Ask Sheri: Can My Relationship Be Salvaged? - BRIGID Magazine

Wednesday, November 28, 2018

Ask Sheri: Can My Relationship Be Salvaged?

Dear Sheri,

How does one discern between a relationship which can be saved with some work, and a relationship that is completely doomed? Are there ways to distinguish between people who are trying to become better and improve the relationship, and people who are just telling you what you want to hear in order to keep a status quo?

SG in New York

✍🏻 ✍🏼 ✍🏽 ✍🏾 ✍🏿

Dear SG in New York,

A pervasive concern for couples that have reached an impasse is discerning whether the relationship can be salvaged. Typically when a couple comes into therapy there is discordant enthusiasm over the process. One partner may be eager for change while the other fears disrupting the safe familiarity afforded by the relational dysfunction.

Every person's threshold for pain contributes to what has been allowed, enabled, and tolerated in a relationship. Often people who present with histories of abuse are groomed to accommodate detrimental relational dynamics. With healing and growth, one romantic partner might awaken to the reality of what is relationally injurious while the other partner remains stagnant. No longer amenable to subjugation or deprivation, the conscious partner strives to establish new beneficial conditions. If there is an earnest shared willingness towards reconciliation, with the understanding that destructive patterns need to be dismantled, than a reparative process may ensue. However achieving this end is a daunting task.

The quest for secure regulated mature attachment requires a cohesive sense of self, emotional resiliency, self-love, receptivity and an ethical core. Unfortunately many people present with anxious, ambivalent, and avoidant attachment styles rooted in the absence of parental attunement and chronic abuse. Since we are biologically programmed to form emotional bonds in order to survive and thrive, disruptions in early bonding catalyze protective psychological defences. These core attachment wounds can fuel addictive disorders, approach-avoidance dynamics, and power-submissive patterns. In these cases the tenacious upholding of sundry forms of impulsive acting out and defensive posturing serves as a buffer against unhealed relational injuries.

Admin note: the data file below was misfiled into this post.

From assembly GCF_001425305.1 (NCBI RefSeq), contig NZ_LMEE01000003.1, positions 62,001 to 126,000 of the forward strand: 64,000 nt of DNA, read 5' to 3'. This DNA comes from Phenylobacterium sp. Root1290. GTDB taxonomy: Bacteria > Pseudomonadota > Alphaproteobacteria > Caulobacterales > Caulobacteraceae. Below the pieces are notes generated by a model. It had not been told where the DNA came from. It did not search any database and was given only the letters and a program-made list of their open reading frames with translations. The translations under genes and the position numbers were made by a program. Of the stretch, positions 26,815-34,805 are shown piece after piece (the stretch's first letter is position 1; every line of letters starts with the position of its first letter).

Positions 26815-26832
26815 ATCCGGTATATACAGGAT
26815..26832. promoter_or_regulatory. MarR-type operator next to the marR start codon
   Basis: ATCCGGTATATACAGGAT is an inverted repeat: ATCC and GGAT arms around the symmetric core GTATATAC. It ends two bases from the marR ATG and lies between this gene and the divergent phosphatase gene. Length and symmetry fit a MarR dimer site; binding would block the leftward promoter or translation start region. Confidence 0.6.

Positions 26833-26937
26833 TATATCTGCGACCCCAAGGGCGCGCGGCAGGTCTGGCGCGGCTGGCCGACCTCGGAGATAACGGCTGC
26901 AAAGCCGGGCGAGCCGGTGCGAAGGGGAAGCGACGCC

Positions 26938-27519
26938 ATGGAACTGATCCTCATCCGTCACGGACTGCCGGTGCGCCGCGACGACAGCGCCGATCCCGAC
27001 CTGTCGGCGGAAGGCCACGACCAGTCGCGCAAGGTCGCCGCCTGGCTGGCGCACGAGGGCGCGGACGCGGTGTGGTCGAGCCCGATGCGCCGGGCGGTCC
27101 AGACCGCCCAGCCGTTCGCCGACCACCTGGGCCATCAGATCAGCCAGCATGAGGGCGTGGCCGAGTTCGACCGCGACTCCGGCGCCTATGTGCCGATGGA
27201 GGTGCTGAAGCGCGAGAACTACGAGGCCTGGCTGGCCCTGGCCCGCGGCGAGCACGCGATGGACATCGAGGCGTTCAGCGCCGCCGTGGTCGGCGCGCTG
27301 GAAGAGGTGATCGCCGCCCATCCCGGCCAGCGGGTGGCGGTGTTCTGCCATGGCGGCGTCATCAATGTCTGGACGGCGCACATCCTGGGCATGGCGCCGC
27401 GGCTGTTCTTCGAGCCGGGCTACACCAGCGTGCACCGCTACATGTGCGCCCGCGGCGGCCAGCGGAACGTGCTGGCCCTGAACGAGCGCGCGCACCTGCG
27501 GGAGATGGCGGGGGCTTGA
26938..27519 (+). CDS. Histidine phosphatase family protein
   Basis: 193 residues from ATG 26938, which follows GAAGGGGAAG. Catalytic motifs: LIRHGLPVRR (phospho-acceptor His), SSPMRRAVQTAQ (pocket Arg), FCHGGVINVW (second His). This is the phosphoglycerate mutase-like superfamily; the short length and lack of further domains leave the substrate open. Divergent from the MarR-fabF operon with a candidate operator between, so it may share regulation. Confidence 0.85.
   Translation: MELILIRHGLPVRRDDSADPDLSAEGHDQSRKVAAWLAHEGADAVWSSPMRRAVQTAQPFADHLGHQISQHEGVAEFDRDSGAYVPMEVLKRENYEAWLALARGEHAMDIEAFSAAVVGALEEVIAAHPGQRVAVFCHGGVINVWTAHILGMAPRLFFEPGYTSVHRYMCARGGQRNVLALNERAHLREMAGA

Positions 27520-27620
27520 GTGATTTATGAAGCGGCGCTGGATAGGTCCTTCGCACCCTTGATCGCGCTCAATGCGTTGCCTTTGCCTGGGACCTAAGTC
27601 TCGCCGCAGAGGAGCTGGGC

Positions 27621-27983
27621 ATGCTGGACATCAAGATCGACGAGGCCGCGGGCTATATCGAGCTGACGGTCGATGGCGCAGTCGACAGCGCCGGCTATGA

To evolve from the desperate place of attachment rooted in developmental need and survival fear, to volitional intentional intimate bonding, a mature adult self must emerge. For this to happen the willingness to heal oneself so that a loving, sustaining bond with another can occur is essential. Gauging the depth of one's sincerity with this intention is dependent on more than just promising overtures. There needs to be demonstrable effort. Words not backed by behaviour will further corrode the integrity of the bond, exacerbating resentments and disillusionment. Yet as Buddhism imparts, with consciousness comes suffering. We struggle with our natural inclination to recoil from pain, and the necessity of facing the grief and rage intrinsic to the primal projections fuelling relational difficulties. Nevertheless, in order to discern what old wounds and betrayals are being enacted in one's relationship, one must be willing to endure a process of uncovering a history of interpersonal harm.

At the heart of the matter is the irrefutable fact that human beings require secure connections to others. As Erich Fromm wrote in "The Art of Loving":

Immature love says: 'I love you because I need you.' Mature love says: 'I need you because I love you.'

Once a cohesive individuated self emerges the chance for experiencing mature love becomes a viable reality, and with that a reclamation of vulnerability, freedom, creativity, and growth. As Plato wrote in "The Symposium":

Love is born into every human being; it calls back the halves of our original nature together; it tries to make one out of two and heal the wound of human nature. 

Plato reminds us that this fusion through love is the birth of wholeness, the innate human drive for balance and the quest for meaning discovered through complete authenticity. It is through our afflictions and our courage to love that we can potentially heal one another.

~ Sheri aka Rev. Sheri Heller, LCSW

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